Tuesday, April 2, 2013

Holy land underwater -- a Carbon Based original

    For Easter, the TV schedule teemed with biblical epics (although no Life of Brian -- how odd). The procession included one of the most intelligent and thoughtful examples of the genre -- The Greatest Story Ever Told, directed by George Stevens, with Max von Sydow as Jesus, his hair dyed black. I'd seen it before, and been impressed with its virtues and willing to forgive its flaws. 

    Sure, the Hollywood piety and celestial choruses are grating. Too many of these middle eastern Jews are blond and speak with plummy British accents.  The pace stretches out much too long, especially for us nonbelievers.  Von Sydow struggles bravely to breathe some life into his Gospel-only solemnities. Everybody laughs at John Wayne's line reading as the centurion at the foot of the cross. 

    But many of the performances are superb.  Donald Pleasance portrays Satan as an ineffectual geezer who doesn't have much heart for tempting Jesus, but turns powerful and malevolent when inciting a crowd or steering Jesus to his fate.  Claude Rains does a memorably creepy rendition of Herod doddering on his throne as he orders the death of children.  Charlton Heston devours his role as John the Baptist, and was rightly proud of it.

    But what interests me most are the locations, beautifully shot by Loyal Griggs and William C. Mellor, in Southern Utah near the Glen Canyon Dam in Page, Arizona.  The message board on the film at the Internet Movie Data Base contains several sniffs that the Utah desert is much dryer than the ancient Palestine, which is certainly true, but irrelevant. These desert vistas are otherworldly, some of them of a scale and significance that you might wonder why you haven't seen them before. 

    The reason is, many of them no longer exist. The locations vanished not because of climate change, but as a result of human decisions. Weeks before the filming of the Greatest Story in March of 1963, the gates of the Glen Canyon dam closed, trapping the river.   Many of the locations would soon vanish under Lake Powell.

    A major environmental controversy swirled around that dam. David Brower, head of the Sierra Club, battled the Bureau of Reclamation's plans to contain the Colorado River. The Club argued that the dam would destroy a unique wilderness, and set ominous precedent for plundering America's protected lands.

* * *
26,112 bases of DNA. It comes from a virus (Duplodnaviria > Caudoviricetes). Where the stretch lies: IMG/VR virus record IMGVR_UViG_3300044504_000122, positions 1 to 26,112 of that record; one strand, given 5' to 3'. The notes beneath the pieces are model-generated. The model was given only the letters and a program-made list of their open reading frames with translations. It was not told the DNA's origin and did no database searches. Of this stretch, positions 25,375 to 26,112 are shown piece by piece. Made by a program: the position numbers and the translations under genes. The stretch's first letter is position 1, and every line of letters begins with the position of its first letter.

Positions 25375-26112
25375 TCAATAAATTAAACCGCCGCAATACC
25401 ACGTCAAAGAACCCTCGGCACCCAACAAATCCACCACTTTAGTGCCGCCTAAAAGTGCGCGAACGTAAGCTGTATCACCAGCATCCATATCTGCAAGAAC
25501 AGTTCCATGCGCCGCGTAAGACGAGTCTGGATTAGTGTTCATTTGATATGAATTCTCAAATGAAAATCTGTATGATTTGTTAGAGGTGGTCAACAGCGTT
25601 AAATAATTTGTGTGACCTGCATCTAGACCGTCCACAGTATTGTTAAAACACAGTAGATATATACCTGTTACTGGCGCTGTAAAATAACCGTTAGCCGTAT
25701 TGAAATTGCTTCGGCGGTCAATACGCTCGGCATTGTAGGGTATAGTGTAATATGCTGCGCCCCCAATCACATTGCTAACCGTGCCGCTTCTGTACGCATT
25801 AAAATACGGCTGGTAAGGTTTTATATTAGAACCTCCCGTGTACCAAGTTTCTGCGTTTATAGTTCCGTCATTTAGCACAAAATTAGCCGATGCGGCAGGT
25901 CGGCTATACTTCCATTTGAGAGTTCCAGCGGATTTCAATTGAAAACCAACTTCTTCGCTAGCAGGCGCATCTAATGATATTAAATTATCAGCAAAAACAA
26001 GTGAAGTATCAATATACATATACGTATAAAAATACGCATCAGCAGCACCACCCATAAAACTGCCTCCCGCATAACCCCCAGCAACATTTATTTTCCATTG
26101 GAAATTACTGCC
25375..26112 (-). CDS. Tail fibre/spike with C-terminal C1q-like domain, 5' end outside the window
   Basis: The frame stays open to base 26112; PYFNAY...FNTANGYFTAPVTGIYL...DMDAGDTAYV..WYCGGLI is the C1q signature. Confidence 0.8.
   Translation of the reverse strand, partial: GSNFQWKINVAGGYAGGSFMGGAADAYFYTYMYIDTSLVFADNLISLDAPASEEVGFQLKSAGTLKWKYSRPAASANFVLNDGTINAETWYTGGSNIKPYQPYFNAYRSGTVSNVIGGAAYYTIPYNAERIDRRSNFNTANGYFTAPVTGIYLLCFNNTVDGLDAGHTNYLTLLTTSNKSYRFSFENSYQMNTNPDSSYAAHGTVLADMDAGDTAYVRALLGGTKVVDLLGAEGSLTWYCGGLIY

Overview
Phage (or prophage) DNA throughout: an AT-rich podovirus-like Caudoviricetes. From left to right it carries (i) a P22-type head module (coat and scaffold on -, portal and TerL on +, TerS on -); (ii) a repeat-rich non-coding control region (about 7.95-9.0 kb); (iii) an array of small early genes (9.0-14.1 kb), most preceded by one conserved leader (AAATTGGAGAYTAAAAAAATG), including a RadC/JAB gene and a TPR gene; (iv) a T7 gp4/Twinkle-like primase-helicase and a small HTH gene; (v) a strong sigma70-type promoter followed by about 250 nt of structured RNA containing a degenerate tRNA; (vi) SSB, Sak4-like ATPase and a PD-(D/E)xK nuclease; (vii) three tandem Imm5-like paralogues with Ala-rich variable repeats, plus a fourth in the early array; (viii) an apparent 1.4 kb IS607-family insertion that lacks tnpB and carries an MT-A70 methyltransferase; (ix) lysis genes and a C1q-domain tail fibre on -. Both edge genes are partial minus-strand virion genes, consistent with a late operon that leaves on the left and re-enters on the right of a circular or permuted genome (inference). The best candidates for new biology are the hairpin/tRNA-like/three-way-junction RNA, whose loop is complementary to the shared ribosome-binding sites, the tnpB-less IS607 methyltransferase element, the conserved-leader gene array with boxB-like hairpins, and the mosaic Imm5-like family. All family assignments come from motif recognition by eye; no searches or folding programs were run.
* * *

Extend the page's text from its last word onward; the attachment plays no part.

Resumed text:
In the mid-1950s, the Bureau of Reclamation agreed to forego two other dams, but only if they could proceed unopposed with dams at Flaming Gorge and Glen Canyon. The Sierra Club agreed. Congress authorized the Colorado River Storage Project in April 1956, and groundbreaking for the Glen Canyon followed quickly. 

    At first, many celebrated this outcome a major victory for the American environmentalists -- after all, they'd stopped two dams. But in a few months Brower regretted the Sierra Club's compromise.  With the dam under construction, he traveled down the Colorado River and was shocked by the beauty and grandeur of the landscape he had consigned to submersion.  Brower later wrote, "Glen Canyon died, and I was partly responsible for its needless death. ... Neither you nor I, nor anyone else, knew it well enough to insist that at all costs it should endure. When we began to find out it was too late."

    In the Sierra Club's magazine in 2000, he reflected, "But as surely as we made a mistake years ago, we can reverse it now. We can drain Lake Powell and let the Colorado River run through the dam that created it, bringing Glen Canyon and the wonder of its side canyons back to life. We can let the river do what it needs to do downstream in the Grand Canyon itself."

    In addition to the loss of a landscape and an ecosystem, the environmentalist objections stressed the inefficient water use the dam made of the Colorado River.  The larger the size of Lake Powell, the greater the volume of water lost to evaporation.  "Draining Lake Powell means more water for the Colorado River states and Mexico, especially Colorado and Utah. The hundreds of millions of dollars now being lost, growing to billions in the future, should be enough to give even Bill Gates pause," Brower said. " ... The sooner we begin, the sooner lost paradises will begin to recover."

    The Glen Canyon Dam still stands, but Brower's counterintuitive strictures against dams are especially relevant for the parched Southwest, where larger reservoirs result in more water loss.  The Southwest needs the water more than ever. 

    But even if we make only correct decisions, the long-range outcome will probably be the same.  We'll need to move people out of the desert.

    I suspect that a number of decisions we make about climate change are going to follow this pattern -- environmentalists will support or oppose a project, based on their knowledge at the time, only to discover something later that makes them change their mind.  Long-range impacts are impossible to gauge, even for high-status glamour projects, such as building dams.  And once we reach that point where we know the consequences, it will probably be too late.  To add to the sting, there won't be a biblical movie being filmed to inadvertently document what we're going to lose.

    In the moment we make our decisions, we never know the ultimate outcome. At the George Stevens version of the last supper, getting exasperated with the gnomic utterances, one of the disciples says, "Speak plainly and speak no proverbs."  Good luck to anyone trying to wangle a straight answer out of Jesus, or out of the future -- we won't know the meaning until much later, when the waters are rising.

Paria, Utah, where other moviews were filmed, but not The Greatest Story Ever Told. Shot by John Fowler, Wikimedia Commons via Flickr, under the Creative Commons Attribution 2.0 Generic license


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